Here is a little tangle that is perpetually cropping up in various guises. A cyclist bought a bicycle for L15 and gave in payment a cheque for L25. The seller went to a neighbouring shopkeeper and got him to change the cheque for him, and the cyclist... Read more of THE BICYCLE THIEF. at Math Puzzle.caInformational Site Network Informational
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Jennie Small

From: Ohio

Reported by Rev. Edward Knox
Jun. 9, 1937

Topic: Ex-slaves
Guernsey County, District #2

Ex-slave, over 80 years of age

I was born in Pocahontas County, Virginia in the drab and awful
surroundings of slavery. The whipping post and cruelty in general made
an indelible impression in my mind. I can see my older brothers in their
tow-shirts that fell knee-length which was sometimes their only garment,
toiling laborously under a cruel lash as the burning sun beamed down
upon their backs.

Pappy McNeal (we called the master Pappy) was cruel and mean. Nothing
was too hard, too sharp, or too heavy to throw at an unfortunate slave.
I was very much afraid of him; I think as much for my brothers' sakes as
for my own. Sometimes in his fits of anger, I was afraid he might kill
someone. However, one happy spot in my heart was for his son-in-law who
told us: "Do not call Mr. McNeal the master, no one is your master but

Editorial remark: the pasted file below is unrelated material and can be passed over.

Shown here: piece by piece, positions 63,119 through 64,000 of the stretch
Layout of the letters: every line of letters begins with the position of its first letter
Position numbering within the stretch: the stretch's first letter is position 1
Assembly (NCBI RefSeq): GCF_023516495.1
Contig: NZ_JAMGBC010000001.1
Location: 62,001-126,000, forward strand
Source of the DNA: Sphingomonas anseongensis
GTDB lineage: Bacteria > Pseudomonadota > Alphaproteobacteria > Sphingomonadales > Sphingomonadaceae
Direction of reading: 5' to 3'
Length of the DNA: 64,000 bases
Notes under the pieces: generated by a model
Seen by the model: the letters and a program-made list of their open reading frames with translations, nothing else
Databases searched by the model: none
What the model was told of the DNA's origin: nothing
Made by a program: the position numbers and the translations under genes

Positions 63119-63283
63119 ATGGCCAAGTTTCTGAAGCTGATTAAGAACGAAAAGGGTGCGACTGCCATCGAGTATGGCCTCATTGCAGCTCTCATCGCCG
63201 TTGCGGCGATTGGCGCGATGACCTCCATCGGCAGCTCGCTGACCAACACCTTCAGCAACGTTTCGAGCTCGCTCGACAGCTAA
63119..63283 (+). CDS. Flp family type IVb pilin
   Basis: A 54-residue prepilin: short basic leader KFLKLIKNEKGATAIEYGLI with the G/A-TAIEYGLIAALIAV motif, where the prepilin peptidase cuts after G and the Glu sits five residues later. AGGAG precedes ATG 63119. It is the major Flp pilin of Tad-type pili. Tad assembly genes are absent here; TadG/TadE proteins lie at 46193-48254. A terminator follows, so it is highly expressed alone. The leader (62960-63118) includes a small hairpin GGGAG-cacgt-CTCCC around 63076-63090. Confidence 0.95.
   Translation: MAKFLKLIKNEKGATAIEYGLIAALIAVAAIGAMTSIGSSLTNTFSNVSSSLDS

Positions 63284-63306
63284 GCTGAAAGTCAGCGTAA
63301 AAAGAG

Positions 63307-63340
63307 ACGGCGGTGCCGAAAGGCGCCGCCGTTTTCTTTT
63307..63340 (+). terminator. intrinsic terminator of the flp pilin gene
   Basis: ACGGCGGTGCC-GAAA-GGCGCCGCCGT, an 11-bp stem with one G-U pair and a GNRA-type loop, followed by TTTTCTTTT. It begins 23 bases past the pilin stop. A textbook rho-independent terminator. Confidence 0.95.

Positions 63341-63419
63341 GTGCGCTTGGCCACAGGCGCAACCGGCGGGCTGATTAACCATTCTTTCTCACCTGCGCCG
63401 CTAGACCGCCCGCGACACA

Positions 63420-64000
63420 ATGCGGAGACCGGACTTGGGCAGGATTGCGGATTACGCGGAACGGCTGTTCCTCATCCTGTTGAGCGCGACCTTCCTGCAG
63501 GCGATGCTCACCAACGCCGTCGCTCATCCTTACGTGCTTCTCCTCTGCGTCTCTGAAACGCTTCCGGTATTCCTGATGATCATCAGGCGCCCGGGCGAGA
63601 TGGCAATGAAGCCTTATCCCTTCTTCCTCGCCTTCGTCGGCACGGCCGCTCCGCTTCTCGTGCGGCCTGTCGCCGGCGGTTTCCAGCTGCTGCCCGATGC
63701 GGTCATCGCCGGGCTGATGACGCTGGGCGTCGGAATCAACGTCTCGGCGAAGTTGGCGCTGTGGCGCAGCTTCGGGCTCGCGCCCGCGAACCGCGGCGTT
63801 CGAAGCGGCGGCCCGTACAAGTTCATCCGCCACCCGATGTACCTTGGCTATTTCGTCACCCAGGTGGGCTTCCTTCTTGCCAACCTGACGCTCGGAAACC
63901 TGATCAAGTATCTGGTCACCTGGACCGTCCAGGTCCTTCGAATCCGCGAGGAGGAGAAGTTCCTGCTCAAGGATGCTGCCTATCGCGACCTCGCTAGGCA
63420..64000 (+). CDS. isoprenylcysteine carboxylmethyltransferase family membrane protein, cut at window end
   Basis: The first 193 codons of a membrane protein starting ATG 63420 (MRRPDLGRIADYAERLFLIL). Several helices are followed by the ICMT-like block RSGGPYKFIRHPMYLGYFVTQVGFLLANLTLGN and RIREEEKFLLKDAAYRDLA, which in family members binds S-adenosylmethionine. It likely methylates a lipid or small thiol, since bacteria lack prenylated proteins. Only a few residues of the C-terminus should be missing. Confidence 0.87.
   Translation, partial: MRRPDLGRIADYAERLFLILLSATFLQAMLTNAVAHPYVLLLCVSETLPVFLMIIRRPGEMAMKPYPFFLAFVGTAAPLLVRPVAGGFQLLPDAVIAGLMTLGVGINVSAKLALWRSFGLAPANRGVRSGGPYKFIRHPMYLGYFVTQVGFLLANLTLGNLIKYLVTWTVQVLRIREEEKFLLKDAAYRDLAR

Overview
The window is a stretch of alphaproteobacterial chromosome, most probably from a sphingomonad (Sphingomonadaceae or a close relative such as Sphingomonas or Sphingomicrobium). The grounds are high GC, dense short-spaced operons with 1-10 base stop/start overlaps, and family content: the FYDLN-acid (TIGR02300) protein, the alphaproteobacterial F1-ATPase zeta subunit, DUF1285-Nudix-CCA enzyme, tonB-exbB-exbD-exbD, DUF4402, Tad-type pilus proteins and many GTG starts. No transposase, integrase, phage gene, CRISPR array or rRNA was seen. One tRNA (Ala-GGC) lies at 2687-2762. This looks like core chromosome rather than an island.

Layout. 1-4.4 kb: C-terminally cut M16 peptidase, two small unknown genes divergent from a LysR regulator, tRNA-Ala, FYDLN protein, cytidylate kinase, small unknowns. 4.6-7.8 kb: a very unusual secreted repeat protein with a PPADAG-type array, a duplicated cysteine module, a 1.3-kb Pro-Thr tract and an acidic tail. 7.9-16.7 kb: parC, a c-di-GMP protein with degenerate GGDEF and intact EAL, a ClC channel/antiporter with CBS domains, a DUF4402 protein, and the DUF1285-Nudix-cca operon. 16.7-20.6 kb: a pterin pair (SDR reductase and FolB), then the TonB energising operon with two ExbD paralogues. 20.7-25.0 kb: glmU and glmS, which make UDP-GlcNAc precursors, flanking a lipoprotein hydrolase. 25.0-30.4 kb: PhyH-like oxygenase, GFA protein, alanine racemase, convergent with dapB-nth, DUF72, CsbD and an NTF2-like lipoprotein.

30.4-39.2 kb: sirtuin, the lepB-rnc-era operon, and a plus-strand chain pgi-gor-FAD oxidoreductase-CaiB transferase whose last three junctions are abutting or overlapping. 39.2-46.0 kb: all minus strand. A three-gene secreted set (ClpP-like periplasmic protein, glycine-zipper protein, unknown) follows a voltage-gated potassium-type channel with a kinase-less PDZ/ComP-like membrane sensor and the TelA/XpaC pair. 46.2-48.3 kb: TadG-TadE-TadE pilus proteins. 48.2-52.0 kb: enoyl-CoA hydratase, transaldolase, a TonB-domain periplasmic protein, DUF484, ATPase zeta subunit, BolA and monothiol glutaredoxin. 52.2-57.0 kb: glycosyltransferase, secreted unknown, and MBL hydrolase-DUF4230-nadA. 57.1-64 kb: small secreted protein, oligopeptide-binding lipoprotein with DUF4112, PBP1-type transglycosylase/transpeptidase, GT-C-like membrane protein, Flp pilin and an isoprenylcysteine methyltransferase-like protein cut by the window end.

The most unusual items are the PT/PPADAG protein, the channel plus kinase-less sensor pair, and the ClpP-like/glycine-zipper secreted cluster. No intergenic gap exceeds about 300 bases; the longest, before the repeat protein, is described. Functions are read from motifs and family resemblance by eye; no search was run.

God, call Mr. McNeal, mister." I have always had a tender spot in my
heart for him.

There are all types of farm work to do and also some repair work about
the barns and carriages. It was one of these carriages my brother was
repairing when the Yankees came, but I am getting ahead of my story.

I was a favorite of my master. I had a much better sleeping quarters
than my brothers. Their cots were made of straw or corn husks. Money was
very rare but we were all well-fed and kept. We wore tow-shirts which
were knee-length, and no shoes. Of course, some of the master's
favorites had some kind of footwear.

There were many slaves on our plantation. I never saw any of them
auctioned off or put in chains. Our master's way of punishment was the
use of the whipping post. When we received cuts from the whip he put
soft soap and salt into our wounds to prevent scars. He did not teach us
any reading or writing; we had no special way of learning; we picked up
what little we knew.

When we were ill on our plantation, Dr. Wallace, a relative of Master
McNeal, took care of us. We were always taught to fear the Yankees. One
day I was playing in the yard of our master, with the master's little
boy. Some Yankee Soldiers came up and we hid, of course, because we had
been taught to fear the soldiers. One Yankee soldier discovered me,
however, and took me on his knee and told me that they were our friends
end not our enemies; they were here to help us. After that I loved them
instead of fearing them. When we received our freedom, our master was
very sorry, because we had always done all their work, and hard labor.

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